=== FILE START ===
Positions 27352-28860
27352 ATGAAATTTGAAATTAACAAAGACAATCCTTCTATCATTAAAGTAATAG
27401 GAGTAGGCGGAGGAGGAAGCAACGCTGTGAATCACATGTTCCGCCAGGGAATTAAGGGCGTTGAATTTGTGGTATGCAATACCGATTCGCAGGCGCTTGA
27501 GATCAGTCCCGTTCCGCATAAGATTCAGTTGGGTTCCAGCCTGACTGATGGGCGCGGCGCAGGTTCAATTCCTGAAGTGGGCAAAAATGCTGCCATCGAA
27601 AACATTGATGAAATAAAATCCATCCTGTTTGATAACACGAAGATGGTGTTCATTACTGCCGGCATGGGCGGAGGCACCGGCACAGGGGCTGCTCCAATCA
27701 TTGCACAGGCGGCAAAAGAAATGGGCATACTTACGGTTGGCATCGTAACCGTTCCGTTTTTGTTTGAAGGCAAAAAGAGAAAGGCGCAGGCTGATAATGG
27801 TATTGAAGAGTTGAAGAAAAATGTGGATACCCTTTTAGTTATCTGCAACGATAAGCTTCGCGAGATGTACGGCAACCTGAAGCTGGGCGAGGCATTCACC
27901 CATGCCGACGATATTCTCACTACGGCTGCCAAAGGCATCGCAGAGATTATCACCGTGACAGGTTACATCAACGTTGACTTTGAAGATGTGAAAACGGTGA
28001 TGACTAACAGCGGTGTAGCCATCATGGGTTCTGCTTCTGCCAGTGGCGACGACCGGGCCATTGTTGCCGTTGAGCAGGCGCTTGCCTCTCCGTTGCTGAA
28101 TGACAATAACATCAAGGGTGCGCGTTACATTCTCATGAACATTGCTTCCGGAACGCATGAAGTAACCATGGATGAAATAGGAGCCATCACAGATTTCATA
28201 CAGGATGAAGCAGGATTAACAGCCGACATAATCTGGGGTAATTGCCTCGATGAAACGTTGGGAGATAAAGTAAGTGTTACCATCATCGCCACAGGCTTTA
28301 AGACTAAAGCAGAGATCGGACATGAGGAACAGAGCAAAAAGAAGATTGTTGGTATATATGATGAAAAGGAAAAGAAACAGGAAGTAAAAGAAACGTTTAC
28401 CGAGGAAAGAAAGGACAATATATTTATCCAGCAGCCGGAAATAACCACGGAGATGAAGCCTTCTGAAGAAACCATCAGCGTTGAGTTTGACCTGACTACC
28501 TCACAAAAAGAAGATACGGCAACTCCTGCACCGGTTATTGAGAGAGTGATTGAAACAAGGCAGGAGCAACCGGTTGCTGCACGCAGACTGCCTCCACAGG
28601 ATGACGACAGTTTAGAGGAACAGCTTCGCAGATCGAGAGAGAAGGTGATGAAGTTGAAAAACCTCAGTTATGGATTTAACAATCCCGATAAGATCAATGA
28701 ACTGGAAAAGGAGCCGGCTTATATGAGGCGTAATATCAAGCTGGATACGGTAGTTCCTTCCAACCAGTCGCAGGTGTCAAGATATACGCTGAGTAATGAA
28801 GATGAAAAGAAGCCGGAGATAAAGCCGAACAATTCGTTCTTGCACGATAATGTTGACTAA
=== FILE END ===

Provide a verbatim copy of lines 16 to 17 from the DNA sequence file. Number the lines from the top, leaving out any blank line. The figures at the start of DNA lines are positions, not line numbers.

28701 ACTGGAAAAGGAGCCGGCTTATATGAGGCGTAATATCAAGCTGGATACGGTAGTTCCTTCCAACCAGTCGCAGGTGTCAAGATATACGCTGAGTAATGAA
28801 GATGAAAAGAAGCCGGAGATAAAGCCGAACAATTCGTTCTTGCACGATAATGTTGACTAA